Transition Town and local activism – a very Lib Dem way

Last week I was invited to Transition Town Tooting’s Electing the Future event with other parliamentary candidates. A discussion based evening, rather than a hustings, there were some great ideas around improving community, controlling traffic & pollution, access to housing, green spaces, locally sourced food, better streets and independent retail environments.

Philip giving group feedback from one of the discussions

Philip giving group feedback from one of the discussions

Locally the Lib Dems have are campaigning on safer streets and improved housing, and you can support us at the links below:

In terms of local decision making, in Lib Dem run Borough of Sutton they have encouraged people to set up more resident and community groups, tenants’ associations and friends of parks and heritage buildings, helping them bid for funds so they can make their own decisions about the area where they live. An example is a district centre regeneration project worth more than £1m which was handed over to local residents to agree and oversee.

The Transition Town movement focuses on sustainable living, especially in light of climate change, and nationally the Liberal Democrats understand this, which is why the Liberal Democrats have  it a priority for the next Government, if we are part of it, for five green laws to safeguard the environment:

Zero Carbon Bill

Introducing a Zero Carbon Britain Bill in the next parliament to end Britain’s adverse impact on climate change for good by 2050.

Zero Waste Bill

Treble fines and claw back £500 million for the taxpayer by clamping down on organisations which fly-tip to deliberately evade tax and review the tax structure across landfill, incineration and collection.

Green Homes Bill

New Green Homes Bill will insulate up to 10 million homes by 2025 and offer at least £100 a year off Council Tax for ten years when energy improvements are carried out.

Green Transport Bill

Transport has a significant role to play in reducing carbon emissions. In the UK, transport is responsible for around 25% of our carbon emissions and is the fastest growing source of carbon emissions. We will bring forward a comprehensive package of transport policies to continue to build a people-centred, sustainable, safe travel system that helps the economy grow.

Nature Bill

Establish the Natural Capital Committee on a statutory footing to provide advice to Government to ensure that nature is at the heart of government decision-making and that government departments are held to account for achieving progress against commitments to improving the natural environment.

There is no magic solution to solve all the problems discussed, it requires local and national actions. However, communities thrive best when there is local participation, something the Lib Dems truly believe in.

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Lib Dems believe in power at a local level to the people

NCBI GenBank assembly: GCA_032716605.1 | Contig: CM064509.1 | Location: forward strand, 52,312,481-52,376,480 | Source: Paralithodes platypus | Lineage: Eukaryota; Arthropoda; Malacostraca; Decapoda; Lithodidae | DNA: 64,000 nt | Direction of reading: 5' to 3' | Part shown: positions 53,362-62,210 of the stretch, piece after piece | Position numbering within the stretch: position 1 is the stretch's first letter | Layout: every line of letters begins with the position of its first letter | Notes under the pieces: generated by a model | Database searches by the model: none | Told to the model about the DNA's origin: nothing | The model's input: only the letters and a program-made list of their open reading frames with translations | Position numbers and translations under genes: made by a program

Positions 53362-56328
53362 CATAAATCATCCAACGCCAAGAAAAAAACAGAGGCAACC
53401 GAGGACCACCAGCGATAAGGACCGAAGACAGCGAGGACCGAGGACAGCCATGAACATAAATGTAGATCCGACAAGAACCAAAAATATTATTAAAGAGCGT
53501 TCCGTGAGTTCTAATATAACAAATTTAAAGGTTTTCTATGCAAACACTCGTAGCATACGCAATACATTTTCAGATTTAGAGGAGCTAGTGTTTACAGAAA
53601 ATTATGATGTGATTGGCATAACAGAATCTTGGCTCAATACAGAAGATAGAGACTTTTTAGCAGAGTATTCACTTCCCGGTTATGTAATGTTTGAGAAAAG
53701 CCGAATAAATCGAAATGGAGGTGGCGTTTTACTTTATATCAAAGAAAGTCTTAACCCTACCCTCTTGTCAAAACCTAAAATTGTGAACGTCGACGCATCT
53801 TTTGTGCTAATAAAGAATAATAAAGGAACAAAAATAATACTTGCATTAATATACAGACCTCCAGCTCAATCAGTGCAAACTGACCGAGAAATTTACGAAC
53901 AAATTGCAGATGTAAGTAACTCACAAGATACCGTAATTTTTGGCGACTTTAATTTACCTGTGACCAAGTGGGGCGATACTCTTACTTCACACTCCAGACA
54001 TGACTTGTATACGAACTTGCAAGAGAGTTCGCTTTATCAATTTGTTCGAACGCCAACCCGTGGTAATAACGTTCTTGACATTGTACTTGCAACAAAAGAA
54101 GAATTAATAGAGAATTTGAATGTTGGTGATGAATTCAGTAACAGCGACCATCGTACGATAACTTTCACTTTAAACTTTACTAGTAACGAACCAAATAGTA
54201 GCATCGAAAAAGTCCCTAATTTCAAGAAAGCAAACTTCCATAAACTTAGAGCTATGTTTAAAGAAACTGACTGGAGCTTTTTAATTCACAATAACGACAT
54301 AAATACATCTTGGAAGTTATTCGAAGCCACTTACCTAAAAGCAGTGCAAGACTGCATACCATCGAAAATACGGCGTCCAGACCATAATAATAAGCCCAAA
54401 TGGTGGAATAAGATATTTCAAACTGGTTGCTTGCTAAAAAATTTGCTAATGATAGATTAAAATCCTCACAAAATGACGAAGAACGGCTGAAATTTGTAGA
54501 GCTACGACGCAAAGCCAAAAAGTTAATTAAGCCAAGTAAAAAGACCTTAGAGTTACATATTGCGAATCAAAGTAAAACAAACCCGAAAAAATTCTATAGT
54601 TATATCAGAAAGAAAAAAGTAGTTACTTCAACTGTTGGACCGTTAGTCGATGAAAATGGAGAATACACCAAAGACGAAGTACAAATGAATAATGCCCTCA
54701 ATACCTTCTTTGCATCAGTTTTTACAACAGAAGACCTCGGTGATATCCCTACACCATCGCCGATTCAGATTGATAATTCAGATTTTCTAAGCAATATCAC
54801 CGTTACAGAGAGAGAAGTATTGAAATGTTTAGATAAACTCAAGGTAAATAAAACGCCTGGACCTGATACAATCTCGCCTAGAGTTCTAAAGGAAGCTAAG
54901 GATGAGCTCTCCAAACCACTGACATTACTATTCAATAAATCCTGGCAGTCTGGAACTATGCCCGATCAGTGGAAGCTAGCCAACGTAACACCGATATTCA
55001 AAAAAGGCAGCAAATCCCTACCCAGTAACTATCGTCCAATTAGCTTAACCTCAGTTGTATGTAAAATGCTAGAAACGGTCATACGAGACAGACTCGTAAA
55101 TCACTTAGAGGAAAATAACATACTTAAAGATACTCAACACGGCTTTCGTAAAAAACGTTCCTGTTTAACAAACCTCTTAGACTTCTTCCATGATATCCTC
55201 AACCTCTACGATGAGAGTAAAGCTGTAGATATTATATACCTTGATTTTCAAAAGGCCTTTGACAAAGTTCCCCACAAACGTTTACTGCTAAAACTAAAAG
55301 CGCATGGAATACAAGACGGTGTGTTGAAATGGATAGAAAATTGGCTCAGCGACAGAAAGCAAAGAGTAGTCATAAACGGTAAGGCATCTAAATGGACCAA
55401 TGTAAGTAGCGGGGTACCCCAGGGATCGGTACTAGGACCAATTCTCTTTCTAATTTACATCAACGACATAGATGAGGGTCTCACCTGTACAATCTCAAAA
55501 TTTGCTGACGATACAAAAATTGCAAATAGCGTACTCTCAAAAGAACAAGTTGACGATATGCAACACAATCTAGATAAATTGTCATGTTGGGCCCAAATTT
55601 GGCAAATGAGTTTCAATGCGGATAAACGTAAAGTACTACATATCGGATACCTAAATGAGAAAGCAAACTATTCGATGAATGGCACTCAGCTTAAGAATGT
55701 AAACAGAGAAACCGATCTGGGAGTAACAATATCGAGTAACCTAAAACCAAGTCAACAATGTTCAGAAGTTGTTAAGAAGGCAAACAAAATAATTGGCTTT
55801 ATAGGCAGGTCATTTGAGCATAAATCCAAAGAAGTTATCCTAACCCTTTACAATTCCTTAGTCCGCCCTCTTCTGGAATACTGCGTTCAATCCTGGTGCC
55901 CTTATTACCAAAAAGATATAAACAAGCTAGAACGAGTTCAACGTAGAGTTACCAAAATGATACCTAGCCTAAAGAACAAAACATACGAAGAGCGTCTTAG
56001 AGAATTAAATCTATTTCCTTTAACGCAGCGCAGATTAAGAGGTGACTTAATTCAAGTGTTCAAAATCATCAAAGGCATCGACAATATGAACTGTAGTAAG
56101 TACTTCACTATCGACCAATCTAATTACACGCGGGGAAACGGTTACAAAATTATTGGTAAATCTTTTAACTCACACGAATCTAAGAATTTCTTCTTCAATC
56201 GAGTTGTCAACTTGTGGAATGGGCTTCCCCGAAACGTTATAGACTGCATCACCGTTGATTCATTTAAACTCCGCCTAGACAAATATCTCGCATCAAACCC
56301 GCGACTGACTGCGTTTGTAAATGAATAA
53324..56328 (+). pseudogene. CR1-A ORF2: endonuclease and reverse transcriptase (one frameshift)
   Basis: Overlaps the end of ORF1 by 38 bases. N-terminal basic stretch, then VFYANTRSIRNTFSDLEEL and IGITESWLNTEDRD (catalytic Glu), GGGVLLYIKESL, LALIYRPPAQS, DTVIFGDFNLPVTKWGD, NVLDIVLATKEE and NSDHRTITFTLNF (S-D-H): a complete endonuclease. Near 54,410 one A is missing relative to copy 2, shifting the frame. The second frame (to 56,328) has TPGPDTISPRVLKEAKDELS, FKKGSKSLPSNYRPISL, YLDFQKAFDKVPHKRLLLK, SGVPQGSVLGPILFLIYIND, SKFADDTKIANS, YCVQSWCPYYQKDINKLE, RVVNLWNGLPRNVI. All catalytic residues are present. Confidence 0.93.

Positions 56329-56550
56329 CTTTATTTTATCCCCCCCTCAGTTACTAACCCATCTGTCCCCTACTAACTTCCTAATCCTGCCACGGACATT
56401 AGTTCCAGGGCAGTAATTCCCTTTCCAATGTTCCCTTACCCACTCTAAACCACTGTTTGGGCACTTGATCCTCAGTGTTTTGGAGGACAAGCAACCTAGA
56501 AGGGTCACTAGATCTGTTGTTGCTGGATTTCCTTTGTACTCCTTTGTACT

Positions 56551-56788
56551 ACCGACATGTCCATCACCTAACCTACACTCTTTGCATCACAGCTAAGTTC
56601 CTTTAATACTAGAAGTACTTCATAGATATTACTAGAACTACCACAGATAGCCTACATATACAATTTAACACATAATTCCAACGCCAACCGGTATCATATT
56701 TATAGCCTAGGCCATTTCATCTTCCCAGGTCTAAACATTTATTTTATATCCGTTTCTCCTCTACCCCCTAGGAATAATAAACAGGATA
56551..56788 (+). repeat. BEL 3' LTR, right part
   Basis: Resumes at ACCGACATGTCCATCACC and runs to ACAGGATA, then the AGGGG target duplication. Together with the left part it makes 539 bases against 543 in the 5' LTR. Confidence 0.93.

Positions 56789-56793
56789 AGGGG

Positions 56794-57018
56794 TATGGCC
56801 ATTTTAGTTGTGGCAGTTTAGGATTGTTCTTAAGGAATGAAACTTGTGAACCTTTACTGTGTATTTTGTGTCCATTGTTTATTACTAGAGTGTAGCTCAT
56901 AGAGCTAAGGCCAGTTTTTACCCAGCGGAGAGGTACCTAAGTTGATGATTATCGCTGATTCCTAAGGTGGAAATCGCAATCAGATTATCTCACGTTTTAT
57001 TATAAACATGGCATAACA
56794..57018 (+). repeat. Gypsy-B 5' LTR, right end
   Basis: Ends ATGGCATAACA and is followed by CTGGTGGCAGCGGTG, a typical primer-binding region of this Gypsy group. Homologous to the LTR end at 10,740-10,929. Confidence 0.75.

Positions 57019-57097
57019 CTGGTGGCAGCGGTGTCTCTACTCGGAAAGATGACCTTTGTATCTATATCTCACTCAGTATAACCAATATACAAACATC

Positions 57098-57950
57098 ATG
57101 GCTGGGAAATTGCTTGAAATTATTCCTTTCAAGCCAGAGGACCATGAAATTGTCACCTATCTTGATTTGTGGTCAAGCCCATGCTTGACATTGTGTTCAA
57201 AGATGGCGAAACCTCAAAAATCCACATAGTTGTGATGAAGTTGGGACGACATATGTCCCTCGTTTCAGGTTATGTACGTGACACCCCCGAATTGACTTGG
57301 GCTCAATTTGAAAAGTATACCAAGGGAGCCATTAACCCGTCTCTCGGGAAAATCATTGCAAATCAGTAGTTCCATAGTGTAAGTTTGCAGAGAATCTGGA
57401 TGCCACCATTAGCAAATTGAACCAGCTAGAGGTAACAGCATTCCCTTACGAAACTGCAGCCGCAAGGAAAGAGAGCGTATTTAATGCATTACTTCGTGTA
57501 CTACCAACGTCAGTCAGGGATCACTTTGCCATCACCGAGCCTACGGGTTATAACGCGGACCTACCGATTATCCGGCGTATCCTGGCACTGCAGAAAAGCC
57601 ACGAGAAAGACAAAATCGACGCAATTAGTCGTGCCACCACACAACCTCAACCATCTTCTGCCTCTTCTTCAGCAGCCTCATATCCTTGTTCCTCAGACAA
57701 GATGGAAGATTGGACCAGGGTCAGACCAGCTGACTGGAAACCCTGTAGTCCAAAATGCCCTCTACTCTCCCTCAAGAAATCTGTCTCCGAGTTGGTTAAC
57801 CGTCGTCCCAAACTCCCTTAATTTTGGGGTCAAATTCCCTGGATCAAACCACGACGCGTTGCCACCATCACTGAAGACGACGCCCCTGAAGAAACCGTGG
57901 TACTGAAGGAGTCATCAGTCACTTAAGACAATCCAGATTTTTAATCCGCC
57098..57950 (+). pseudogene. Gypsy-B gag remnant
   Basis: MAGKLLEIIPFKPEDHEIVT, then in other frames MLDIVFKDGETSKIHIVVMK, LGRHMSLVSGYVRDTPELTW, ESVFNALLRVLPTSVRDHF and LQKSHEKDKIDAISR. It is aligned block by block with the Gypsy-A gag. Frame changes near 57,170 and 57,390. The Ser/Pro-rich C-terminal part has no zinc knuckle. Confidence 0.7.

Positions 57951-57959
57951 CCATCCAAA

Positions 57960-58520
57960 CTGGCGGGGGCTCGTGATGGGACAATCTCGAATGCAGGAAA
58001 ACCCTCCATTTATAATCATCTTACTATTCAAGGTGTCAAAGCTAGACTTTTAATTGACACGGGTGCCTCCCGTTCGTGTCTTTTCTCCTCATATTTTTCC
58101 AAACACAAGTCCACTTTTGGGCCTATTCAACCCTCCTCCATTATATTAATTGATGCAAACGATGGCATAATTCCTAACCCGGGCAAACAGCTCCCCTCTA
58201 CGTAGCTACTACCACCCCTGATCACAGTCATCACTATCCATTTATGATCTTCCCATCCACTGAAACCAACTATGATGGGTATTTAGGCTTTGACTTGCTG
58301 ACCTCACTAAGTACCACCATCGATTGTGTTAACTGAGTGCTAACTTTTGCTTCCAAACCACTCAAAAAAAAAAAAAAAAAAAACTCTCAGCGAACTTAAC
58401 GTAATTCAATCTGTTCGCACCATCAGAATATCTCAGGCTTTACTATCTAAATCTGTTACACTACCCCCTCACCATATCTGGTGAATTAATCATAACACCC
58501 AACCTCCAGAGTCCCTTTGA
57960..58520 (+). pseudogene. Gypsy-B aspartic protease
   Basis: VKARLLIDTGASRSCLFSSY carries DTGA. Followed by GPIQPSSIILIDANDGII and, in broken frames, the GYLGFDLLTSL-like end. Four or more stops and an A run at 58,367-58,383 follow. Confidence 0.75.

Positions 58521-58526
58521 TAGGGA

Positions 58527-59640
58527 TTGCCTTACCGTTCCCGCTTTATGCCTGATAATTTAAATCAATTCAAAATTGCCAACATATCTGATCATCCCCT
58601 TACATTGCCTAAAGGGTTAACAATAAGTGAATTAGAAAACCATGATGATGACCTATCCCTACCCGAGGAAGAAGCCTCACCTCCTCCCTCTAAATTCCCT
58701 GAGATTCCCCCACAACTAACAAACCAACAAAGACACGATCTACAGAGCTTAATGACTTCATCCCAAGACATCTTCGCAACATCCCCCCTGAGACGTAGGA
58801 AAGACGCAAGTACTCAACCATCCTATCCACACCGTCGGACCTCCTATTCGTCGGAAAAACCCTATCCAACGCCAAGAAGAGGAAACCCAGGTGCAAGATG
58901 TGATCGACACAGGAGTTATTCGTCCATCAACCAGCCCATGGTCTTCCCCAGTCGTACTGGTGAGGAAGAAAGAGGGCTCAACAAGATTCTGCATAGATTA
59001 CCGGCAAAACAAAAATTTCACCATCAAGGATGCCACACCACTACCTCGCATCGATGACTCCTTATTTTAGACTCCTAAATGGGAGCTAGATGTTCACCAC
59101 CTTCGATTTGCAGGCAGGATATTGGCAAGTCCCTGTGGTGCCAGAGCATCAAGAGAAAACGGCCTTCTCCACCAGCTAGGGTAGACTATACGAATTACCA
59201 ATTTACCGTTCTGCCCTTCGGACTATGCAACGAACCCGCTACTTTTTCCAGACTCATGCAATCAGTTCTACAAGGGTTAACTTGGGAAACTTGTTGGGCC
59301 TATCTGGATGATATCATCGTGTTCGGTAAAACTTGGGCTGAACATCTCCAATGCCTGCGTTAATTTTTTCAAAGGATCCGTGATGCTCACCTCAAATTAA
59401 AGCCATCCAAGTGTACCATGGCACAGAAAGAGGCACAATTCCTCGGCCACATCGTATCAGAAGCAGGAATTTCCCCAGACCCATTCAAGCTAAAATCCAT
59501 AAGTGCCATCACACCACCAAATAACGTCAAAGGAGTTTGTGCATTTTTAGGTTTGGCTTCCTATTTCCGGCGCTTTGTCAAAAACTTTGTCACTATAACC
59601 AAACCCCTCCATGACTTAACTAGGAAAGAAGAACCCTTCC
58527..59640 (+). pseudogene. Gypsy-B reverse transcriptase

I was watching Michael Portillo’s Power to the People , which was on over the weekend and he was advocating giving more power to local people and also for increased accountability. Not sure if Michael’s become a Liberal Democrat but that’s what we’ve been saying for years. I almost fell off my sofa when he even advocated “a local sales or income tax” to replace the council tax (Portillo was famously the Minister in charge of implementing the Poll tax).

Lib Dem measures to empower local people would be:

  • Local authorities to have the ability to set their own local income tax (in place of council tax) and keep the revenue.
  • Local authorities to set their own business rates, not have it set nationally, and also to keep the revenue. 
  • Locally elected health boards and police authorities so these services deliver what you need.
  • Allow local people to have a say in planning decisions and have the right of appeal.
  • Protect local shops and pubs, by cutting the business rate if they are the last one in the village.
  • Ability to sack your MP if they have done something wrong. Power should be in the hands of voters at all times, not just on Election Day.

PACT meetings – an example of localism at work

On Thursday night I attended the Cofton Hackett PACT (Partners and Communities Together) meeting, purely as an observer.

PACT meetings give local residents the chance to tell the local policing team, local authority and other partner agencies about the issues that are causing concern within their neighbourhood and attendees vote to prioritise which issues they want to be dealt with. Then the community work together to tackle the problems. Over 40 people attended the meeting and it was chaired very well, with points raised and discussed by any attendee.

The issues raised on the day were very local, and some may say low level, topics included: 

  • Gritting stations
  • Pothole repairs
  • Anti-social behaviour
  • Crime incidents
  • Bus services
  • Flooding on roads, and
  • Litter

I was very impressed with how all the various parties worked together. It never got political and it was very much “what can we do to solve the issue.” Two examples were the Parish council had volunteers picking up litter, and there were also separate volunteers who’d grit the steep roads around Cofton Hackett.

Assistant Chief Constable Simon Eden was also attending his first Cofton Hackett PACT meeting and he remarked how great it was to see so many people involved and the difference it can make to the community and his police force. In his words

“This is democracy in action.”

For me as a Liberal Democrat who believes in localism and want more decisions decided by local people, it was fantastic to see it in action and evidently working. The local residents in the community are the key to its success, as other PACT meetings in nearby Birmingham have been sparsely attended, so a huge pat on the back to the residents of Cofton Hackett.